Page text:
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Whether a Millennial keen to put down roots and buy a house in the near future, a Gen Xer intent on nourishing credit health to keep life goals on track or a Boomer who wants to ensure their finances are in order before retirement, good credit health matters. A majority of Americans feel it directly correlates with their overall happiness, too.
Three-out-of-five people say that a higher credit score plays an important role in their happiness, according to the Chase Slate 2016 Credit Outlook. Yet 30 percent of Americans have not checked their credit score in the last year and, of those, one-in-five elected to stay in the dark out of fear their score might be low.
Farnoosh Torabi, personal finance expert and Chase Slate financial education partner, suggests taking action now to let go of the fear factor and find financial happiness with these tips:
Don’t fear the future. Plan for it.
Did you dip into savings last year, or maybe not manage to save much at all? Instead of worrying about depleted savings, put your energy toward refueling that account immediately. A good rule of thumb is to have six to nine months of savings to cover necessary expenses in the event of an emergency, like a job loss or disability. Beyond savings, take time to make sure you’ve got all of the proper protections in place, from health to life insurance and homeowners to auto insurance.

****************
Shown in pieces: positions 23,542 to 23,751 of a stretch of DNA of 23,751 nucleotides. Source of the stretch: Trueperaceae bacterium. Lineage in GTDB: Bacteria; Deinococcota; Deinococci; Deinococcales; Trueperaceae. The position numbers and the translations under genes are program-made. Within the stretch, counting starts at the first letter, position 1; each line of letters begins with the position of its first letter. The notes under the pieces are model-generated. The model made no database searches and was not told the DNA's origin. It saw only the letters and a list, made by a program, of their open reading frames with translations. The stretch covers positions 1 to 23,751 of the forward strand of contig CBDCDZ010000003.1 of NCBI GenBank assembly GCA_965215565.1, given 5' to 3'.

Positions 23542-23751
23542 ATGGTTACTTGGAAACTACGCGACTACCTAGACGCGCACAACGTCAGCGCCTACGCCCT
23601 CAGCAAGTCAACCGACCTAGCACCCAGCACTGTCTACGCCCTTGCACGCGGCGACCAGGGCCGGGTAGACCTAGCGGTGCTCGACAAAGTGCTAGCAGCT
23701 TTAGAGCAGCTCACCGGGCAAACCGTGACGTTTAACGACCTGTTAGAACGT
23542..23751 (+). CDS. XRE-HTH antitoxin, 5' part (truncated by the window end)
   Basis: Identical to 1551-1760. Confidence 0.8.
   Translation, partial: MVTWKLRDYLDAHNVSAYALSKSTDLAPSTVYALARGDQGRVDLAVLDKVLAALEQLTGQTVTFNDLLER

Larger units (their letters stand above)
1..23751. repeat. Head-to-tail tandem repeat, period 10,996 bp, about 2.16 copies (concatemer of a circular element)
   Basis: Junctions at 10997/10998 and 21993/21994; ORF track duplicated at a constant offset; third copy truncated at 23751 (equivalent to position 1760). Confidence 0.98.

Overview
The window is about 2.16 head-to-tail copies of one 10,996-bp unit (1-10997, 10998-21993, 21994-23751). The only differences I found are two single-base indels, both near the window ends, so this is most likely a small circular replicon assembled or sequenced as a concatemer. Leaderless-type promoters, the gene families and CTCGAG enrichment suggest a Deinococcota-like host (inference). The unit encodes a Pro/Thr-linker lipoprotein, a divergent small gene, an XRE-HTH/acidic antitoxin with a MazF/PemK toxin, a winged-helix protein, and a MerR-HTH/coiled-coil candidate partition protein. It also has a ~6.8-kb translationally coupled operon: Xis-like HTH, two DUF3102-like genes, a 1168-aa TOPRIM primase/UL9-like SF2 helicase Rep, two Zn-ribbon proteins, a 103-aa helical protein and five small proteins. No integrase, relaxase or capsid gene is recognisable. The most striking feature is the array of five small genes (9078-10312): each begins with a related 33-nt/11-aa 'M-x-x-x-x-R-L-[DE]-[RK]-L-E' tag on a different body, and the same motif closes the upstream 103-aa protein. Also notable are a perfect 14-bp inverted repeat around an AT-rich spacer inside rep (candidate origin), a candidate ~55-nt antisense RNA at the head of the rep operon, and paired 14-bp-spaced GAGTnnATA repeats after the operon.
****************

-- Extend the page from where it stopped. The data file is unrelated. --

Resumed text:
Get up-close and personal with your credit standing.
Financial unknowns can be scary at first, but you’ve got to understand where you stand now to be able to figure out where you can go next. Turns out top-notch credit can be your golden ticket to securing an affordable mortgage or qualifying for the best interest rates. So take a deep breath and check your credit score (for free, if you can).
Raise your hand… and your voice.
If you’re feeling uninspired by a “9-to-5” job, find ways to act like an entrepreneur within your role. Taking on new responsibilities or proactively inventing new systems can make you stand out both within your company and your industry, which may bring financial rewards. Don’t be afraid to ask for the pay raise you deserve — just do your homework first. Take time to understand your company’s financial position, research your market value and prepare a case study of your achievements and value.
For more tips to improve credit health and find financial happiness, visit Chase.com/news
— Family Features